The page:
Last week, Brooklyn-based artist Simone Leigh was awarded the Guggenheim Museum’s Hugo Boss Prize. “A lot of people would characterize a moment like this in my career like I’d reached the finish line, but actually it’s the beginning. ‘What will I do with the Hugo Boss award?’ is a more interesting question for me right now,” explained Leigh, who dedicated the honor to collector and philanthropist Peggy Cooper Cafritz, a friend and mentor who passed away earlier in the year.
During her acceptance speech, Leigh underscored that it’s because of Cooper Cafritz that she understands the responsibility of an award like this. “The reason why I think this way is knowing her for so long and watching her very effective leadership.”
Cooper Cafritz was a civil rights activist, educator, and patron of the arts who amassed one of the largest private collections of African-American art in the country. When she died she left hundreds of artworks to both the Studio Museum in Harlem and the Duke Ellington School of the Arts, a Washington, D.C.-based institution she co-founded in 1974, a few years after she received her law degree from George Washington University.
“When I asked her why she went to law school, because it didn’t really seem to be relevant to anything she did afterwards,” Leigh said after the event, “she said, ‘Well, I thought when the revolution was over there would need to be someone to do the negotiating.’ That’s an example of her thought process. She had a lot of wealth and cultural capital and she was always very conscious and careful of how she was using it and what she was using it for.”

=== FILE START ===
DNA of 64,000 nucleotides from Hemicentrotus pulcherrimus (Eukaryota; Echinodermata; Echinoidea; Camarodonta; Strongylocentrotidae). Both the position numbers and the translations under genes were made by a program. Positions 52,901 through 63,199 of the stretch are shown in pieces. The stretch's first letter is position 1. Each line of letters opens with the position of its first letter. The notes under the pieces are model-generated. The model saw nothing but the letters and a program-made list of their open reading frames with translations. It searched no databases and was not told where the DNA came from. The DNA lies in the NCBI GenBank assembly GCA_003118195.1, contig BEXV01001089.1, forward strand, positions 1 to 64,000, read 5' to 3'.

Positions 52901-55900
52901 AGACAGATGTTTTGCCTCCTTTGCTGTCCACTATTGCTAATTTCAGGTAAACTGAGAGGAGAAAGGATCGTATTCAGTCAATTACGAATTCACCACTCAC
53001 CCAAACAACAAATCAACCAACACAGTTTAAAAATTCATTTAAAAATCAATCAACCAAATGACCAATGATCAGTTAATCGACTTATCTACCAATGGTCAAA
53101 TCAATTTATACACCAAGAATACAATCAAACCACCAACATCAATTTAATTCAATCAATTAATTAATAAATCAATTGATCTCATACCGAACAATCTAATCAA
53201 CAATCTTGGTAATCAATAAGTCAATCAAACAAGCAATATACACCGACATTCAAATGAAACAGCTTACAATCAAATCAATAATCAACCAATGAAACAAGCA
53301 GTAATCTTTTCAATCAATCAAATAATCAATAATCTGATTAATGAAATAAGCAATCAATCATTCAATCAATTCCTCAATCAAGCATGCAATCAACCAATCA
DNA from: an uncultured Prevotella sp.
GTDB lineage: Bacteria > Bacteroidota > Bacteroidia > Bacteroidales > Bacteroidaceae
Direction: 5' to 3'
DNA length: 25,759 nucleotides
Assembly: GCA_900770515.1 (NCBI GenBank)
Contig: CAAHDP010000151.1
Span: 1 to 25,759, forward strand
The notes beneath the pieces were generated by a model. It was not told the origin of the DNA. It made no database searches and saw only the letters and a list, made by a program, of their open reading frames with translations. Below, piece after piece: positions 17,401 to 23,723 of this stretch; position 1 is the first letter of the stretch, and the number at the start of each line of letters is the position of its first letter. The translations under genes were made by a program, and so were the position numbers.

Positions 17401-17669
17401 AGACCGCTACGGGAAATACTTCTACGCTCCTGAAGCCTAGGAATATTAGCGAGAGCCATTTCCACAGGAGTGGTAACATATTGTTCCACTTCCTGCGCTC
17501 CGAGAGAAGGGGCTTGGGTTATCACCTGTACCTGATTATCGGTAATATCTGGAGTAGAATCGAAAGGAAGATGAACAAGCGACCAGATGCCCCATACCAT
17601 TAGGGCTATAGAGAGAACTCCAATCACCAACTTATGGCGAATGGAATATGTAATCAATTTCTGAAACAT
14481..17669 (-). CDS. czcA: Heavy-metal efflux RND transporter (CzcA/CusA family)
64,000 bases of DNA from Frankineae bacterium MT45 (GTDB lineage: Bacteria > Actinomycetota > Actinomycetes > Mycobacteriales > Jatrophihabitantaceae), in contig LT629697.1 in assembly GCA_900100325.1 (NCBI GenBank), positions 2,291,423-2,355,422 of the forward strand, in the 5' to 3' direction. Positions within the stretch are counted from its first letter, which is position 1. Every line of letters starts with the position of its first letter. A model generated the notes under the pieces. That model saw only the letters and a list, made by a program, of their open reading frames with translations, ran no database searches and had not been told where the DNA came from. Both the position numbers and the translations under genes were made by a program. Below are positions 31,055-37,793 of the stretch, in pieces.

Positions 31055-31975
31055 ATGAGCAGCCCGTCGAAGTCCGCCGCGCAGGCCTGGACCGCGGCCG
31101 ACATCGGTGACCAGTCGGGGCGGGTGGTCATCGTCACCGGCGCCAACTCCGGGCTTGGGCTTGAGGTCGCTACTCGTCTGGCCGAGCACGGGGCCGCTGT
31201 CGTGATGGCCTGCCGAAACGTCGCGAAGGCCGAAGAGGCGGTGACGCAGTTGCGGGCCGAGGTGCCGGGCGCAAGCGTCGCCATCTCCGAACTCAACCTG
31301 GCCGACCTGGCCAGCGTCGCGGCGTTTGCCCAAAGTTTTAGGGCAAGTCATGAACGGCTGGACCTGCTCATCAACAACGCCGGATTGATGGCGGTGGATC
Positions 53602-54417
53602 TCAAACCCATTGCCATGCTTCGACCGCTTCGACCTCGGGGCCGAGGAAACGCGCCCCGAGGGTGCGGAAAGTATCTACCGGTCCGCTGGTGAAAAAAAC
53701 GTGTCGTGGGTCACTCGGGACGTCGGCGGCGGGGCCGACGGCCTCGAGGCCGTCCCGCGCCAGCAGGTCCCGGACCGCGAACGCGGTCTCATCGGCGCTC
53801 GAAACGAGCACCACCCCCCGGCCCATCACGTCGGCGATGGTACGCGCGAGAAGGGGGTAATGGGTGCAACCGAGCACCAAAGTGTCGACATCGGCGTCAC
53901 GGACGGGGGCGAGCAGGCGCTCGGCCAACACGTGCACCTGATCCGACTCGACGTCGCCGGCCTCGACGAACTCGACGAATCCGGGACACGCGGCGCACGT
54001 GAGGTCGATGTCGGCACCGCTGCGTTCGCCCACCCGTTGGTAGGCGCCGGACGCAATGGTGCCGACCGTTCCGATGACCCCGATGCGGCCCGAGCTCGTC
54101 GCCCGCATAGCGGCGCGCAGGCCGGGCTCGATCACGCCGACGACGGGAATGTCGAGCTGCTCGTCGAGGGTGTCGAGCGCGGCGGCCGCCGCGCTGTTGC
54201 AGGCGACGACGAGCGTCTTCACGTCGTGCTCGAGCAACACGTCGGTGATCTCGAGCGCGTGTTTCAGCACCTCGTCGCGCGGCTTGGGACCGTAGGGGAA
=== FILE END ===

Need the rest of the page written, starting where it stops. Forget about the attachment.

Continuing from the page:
The award comes with both a $100,000 check and an exhibition at the Guggenheim. The prize jury praised Leigh for both her innovative use of ceramics and her sustained mentorship of young female artists.
“I get as much out of helping younger artists as they do from me,” says Leigh. “I don’t think this way of working is very unusual but I notice people keep on talking about it.” Besides, “I do think that it’s more interesting when you pass through a gate to hold a door open than it is to slam it behind you, and I think ultimately more effective.”
Leigh’s best known for her ceramic busts — she’ll have a big one, called Brick House, on the High Line, starting this coming April — but she works in video, installation, and social practice art as well. Projects like the Free People’s Medical Clinic (2014) a community-based art commission for Creative Time and The Waiting Room (2016) an exhibition at the New Museum in particular were motivated to underscore long-standing strategies of self-determination in the African diaspora. “I was trying to expose the different ways black people and black women in particular take care of each other and others.”